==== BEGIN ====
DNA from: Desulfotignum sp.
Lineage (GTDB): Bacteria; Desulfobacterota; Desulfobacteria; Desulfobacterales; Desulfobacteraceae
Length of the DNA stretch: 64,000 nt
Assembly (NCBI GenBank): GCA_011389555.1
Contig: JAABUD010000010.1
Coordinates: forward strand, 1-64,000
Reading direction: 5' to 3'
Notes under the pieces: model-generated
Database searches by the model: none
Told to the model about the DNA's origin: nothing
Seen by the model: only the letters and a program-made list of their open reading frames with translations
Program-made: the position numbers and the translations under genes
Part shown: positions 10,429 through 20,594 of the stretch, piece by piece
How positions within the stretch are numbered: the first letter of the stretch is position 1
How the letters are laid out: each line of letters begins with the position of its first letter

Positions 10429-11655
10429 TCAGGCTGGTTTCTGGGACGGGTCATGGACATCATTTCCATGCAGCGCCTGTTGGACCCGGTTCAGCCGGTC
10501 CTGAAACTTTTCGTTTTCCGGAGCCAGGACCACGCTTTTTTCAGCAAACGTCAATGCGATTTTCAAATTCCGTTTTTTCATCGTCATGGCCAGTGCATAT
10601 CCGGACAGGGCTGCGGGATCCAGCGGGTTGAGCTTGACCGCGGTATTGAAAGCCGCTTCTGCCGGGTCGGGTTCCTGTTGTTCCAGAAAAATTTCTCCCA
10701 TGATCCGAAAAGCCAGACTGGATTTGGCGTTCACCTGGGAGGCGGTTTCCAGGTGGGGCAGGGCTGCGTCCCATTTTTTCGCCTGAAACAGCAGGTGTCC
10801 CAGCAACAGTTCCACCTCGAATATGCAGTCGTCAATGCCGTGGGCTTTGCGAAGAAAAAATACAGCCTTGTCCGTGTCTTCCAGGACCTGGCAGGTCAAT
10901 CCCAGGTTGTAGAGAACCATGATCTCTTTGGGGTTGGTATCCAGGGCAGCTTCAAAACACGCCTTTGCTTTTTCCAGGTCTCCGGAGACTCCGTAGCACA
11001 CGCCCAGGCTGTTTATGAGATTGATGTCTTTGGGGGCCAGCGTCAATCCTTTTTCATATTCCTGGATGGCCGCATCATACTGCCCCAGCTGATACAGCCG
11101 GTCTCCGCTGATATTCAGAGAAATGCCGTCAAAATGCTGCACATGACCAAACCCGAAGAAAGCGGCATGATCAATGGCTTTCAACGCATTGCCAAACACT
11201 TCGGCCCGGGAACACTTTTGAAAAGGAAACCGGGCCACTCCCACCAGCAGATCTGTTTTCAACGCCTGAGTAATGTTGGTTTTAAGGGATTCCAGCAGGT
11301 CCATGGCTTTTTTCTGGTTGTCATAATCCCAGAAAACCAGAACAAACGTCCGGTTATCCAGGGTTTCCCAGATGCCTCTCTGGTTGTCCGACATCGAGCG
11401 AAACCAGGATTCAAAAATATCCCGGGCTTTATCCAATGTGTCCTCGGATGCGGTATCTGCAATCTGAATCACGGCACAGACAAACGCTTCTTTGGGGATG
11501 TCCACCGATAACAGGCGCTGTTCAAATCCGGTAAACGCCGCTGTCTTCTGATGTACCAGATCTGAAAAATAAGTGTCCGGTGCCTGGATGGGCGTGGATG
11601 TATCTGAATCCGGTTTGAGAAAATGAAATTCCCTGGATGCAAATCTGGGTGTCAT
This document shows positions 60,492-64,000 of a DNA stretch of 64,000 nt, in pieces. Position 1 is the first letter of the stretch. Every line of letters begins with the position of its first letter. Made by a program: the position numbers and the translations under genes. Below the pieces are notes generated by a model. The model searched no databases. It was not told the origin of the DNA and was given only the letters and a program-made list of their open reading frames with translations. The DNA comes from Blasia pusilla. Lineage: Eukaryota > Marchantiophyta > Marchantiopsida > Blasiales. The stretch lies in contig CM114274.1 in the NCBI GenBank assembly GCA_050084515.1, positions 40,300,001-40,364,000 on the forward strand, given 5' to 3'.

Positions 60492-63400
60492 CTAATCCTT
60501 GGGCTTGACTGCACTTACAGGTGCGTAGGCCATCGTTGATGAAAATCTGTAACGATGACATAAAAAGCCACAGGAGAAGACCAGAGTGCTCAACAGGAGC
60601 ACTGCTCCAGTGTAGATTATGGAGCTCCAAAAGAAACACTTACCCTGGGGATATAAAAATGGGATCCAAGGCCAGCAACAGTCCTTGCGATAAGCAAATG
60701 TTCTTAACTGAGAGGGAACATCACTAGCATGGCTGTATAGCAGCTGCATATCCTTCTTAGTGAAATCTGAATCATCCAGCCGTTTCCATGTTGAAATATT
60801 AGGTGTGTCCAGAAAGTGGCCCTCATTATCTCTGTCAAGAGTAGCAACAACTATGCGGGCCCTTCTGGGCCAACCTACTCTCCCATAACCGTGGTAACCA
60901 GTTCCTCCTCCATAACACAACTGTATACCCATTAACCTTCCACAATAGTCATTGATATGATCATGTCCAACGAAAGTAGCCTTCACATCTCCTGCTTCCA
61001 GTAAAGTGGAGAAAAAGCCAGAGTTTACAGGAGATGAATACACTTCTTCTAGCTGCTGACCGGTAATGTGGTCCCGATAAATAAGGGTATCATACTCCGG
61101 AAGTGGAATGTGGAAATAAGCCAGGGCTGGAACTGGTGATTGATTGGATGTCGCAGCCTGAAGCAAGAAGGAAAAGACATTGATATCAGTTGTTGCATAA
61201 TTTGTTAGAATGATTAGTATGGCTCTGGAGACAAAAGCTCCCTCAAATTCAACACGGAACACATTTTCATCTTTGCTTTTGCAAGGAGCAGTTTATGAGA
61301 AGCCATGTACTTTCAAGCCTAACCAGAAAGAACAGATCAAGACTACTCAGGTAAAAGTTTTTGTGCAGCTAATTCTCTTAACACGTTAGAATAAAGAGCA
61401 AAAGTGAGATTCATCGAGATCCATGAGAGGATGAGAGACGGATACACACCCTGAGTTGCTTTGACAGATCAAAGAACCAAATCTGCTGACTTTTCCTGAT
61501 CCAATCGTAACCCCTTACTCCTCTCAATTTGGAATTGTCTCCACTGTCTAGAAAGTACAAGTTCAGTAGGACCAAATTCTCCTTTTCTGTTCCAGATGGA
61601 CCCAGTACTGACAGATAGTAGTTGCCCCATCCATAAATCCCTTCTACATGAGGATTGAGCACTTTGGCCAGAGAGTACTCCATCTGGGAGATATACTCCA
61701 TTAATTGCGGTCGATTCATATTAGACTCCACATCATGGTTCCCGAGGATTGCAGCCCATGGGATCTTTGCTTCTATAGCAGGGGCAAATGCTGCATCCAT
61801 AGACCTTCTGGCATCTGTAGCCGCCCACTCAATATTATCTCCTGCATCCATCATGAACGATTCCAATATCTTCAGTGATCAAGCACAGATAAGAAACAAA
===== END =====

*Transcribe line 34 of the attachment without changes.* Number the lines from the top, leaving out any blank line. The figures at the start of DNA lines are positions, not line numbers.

60601 ACTGCTCCAGTGTAGATTATGGAGCTCCAAAAGAAACACTTACCCTGGGGATATAAAAATGGGATCCAAGGCCAGCAACAGTCCTTGCGATAAGCAAATG